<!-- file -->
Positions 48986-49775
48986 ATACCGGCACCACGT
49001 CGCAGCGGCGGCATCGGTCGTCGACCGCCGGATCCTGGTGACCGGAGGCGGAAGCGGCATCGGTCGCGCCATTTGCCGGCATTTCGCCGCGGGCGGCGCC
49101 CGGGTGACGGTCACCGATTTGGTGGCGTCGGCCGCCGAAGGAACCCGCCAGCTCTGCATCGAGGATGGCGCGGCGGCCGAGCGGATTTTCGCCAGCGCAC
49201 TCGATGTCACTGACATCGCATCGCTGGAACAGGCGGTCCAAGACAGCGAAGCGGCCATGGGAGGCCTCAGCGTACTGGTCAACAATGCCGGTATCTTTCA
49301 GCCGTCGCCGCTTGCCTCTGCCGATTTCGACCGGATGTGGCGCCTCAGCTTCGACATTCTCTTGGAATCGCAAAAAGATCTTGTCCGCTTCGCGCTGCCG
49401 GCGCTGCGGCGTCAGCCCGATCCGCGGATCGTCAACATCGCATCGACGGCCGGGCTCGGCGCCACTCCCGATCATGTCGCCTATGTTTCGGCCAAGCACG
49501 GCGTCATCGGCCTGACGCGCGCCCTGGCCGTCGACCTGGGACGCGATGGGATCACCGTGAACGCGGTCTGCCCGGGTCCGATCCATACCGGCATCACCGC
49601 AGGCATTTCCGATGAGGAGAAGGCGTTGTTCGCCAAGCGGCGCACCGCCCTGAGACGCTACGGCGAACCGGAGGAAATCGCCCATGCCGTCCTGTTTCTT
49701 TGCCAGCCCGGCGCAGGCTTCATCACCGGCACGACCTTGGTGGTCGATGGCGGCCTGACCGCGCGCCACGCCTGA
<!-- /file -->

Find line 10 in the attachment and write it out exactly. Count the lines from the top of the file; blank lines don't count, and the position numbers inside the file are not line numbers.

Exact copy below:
49701 TGCCAGCCCGGCGCAGGCTTCATCACCGGCACGACCTTGGTGGTCGATGGCGGCCTGACCGCGCGCCACGCCTGA